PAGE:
Sometimes you get dumped, and nine days later, find yourself in jail.

(Not in the way you think, though that probably happens too)

The ties of a long-term relationship were suddenly severed, and I found myself hanging by a thread. I desperately needed to get my mind, emotions and focus off myself. So, at the suggestion of a friend, I signed up for a jail outreach with a local ministry I’d participated in off and on the past year. This was my first time to attend this particular outreach, and I had no idea what to expect visiting women in jail who had been arrested for prostitution.

The only thing to do was don my “Sometimes Warriors Wear Heels” T-shirt, and dive into the unknown.

I just had no idea at the time how deep Jesus wanted me to swim.

The air was stifling and heavy in the lobby—downright oppressive. The spiritual veil thin, the silent battle around us nearly audible. People waiting to see family members and friends, wrangling their kids, listening for their number to be called, paying at the chipped blue booth for their loved one to have spending money from behind bars. It was like stepping into an entirely different world.

And I thought my normal had been rocked of late.

I hadn’t sensed defeat and discouragement in one place so tangibly in a long time. I was anxious and jittery myself, and hadn’t eaten. Yet despite my growling stomach and my uncertainty, I was so blown away by the ministry opportunity that lingered right there in the lobby. So many people waiting to visit inmates—I thought if this was a hospital, it’d be easy to ask if someone wanted prayer. Religion is pretty popular in the waiting room of the ER, where vulnerability and brokenness is expected. But there, at the jail, everyone had on their game face. Hard, brittle, guarded masks that refused to shatter or let anyone in. There would be no getting past those walls tonight.

So I silently prayed for the young woman behind me with the blue streaks in her hair. And for the woman who hugged her significant other tightly as he was released from his sentence. And for the family of the little girl in the Princess T-shirt, who was handing out those free apartment brochures from the magazine rack and charming my entire row, like this was a normal Thursday night for her. 

When the inmate’s names were called for my group, the three of us navigated our way through the metal detector (which I set off because of the button on my jeans) and waited to be given our visitor passes. We assumed we’d all be going to the same area because of the similar charges of our assigned inmates, and I was more than grateful to stick with my ministry leader and friend.

Except my pass was green. And theirs was not.

Mental Ward.

Any sense of adjustment to this foreign world I’d found myself in fled right quick, along with the blood from my head.

Sometimes you get dumped, and you find yourself alone in a never-ending corridor, light-headed and unsure. And your heels echo loud on the shiny floor, and your heart shouts a protest with every step, but you move anyway, almost as afraid to go back as you are to go forward.

I had no idea what I was doing. My normal had been all sorts of shaken upside down and inside out. What would I do? What would I say?

What did I even have to offer in my own brokenness?

I walked on, shaky with nerves and the fear of the unknown, which is sort of how I’d felt for nine days now. And I prayed that somehow, despite my fragile state, the Holy Spirit would use me. That hallway was long. So long. And so was the next one.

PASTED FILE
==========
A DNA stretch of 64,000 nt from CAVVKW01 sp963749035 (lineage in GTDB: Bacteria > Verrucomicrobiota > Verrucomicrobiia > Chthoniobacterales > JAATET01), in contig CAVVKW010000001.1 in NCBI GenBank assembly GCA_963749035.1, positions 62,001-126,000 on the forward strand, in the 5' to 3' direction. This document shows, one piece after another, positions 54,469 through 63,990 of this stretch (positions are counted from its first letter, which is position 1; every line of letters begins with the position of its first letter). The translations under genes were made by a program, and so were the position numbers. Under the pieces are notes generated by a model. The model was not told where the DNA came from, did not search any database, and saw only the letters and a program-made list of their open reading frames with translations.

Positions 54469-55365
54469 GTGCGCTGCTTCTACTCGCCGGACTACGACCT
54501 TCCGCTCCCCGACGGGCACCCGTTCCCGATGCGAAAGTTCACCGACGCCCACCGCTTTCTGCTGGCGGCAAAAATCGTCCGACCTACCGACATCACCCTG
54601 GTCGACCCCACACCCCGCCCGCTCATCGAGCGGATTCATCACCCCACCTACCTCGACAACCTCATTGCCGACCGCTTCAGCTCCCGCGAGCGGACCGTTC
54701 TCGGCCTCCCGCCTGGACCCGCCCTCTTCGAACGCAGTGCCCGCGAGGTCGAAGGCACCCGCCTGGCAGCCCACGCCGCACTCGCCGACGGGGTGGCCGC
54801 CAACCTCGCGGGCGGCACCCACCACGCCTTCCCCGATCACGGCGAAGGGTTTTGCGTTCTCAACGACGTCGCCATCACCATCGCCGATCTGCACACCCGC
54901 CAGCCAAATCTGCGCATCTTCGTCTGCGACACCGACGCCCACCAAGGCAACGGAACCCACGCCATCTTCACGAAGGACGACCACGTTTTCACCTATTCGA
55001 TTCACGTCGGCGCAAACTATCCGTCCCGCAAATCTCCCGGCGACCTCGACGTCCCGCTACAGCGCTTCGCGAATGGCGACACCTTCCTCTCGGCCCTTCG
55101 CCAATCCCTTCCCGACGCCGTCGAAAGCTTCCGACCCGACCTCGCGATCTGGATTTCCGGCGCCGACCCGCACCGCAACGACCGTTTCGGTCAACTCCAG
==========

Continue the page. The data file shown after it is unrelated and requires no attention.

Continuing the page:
But I kept going.  

Because sometimes the only way out is through.

I finally found the green door that matched my visitor pass, and had to talk myself into opening it. When I did, I was facing yet another stairwell. By now I’d abandoned all hope of ever finding my way back to the lobby, and followed a typed sign and hastily drawn arrow toward the female mental health ward. (this door was open, thankfully, because otherwise I might have still been standing there)
I stepped through the frame into a tiny cubicle area, with chairs and phones and heavy plated glass. The lights were dim, the shadows long, the area deserted. Even the guard’s desk around the corner sat empty.

I stood and waited, and prayed. Paced. Wondered if I was in the right place. Looked up and glimpsed a shock of dark hair through one of the windows of the cells. Cells that were rooms, with doors. Solitary, confining. I didn’t see the face under the hair, but glimpsing those brunette waves told me a real live soul was stuck in that room, fighting who knew how many demons, and how ill-equipped was she to do so?

Something broke off in my spirit.

A guard finally saw me, mere minutes later that felt like forever, and we proceeded to have an awkwardly shouted conversation through the glass about who I was there to see. She went to find her, and I marveled anew at how lifeless the entire area was.

And I thought I’d been battling discouragement the past week. 

Something else broke off deep inside, and what was left hissed and sparked to life.

And as I stared through the glass, at that wave of dark hair across the room in a solitary cell, at the two story rows of shut and locked doors, clutching my green tag with the words MENTAL stamped across the front in large print—because aren’t we all? The only thing I could think was: but for the grace of God.

Like the inmates arrested for prostitution, I too had once sought healing for my brokenness post-divorce in all the wrong vices. Like the inmates, I tried to fix my broken all on my own, and ended up with more shards than I knew what to do with. I could relate to what it felt like to be repeatedly betrayed, rejected and abandoned, to feel as if you had to desperately strive to prove yourself and gain validation in the only ways you knew how. Even if those ways gleefully imprisoned you.
It wouldn’t take much at all to be on the other side of that glass.
But for the grace of God.

My hurt? Suddenly, it didn’t ache as much. My problems? Diminished. My definition of lonely? A total joke.

I wasn’t nervous and unsure anymore. No, I wanted to burst through the glass. I wanted to run to each room, shouting truth against the lies echoing all over that dark space. I wanted to unlock each door and proclaim how I knew the Chain-breaker Himself, and that they could too. That I was a writer, so I knew this didn’t have to be the end of their story—that their Author was good and trustworthy and loved them no matter what had landed them there. That it wasn’t too late—was never too late.
I almost choked on all the words caught in my throat, mixed with unshed tears. I felt like I had the keys, but I just couldn’t make it to their cells.  Jesus, please go to their cells.

The guard returned, alone. The inmate didn’t want to see anyone. It was time for me to leave.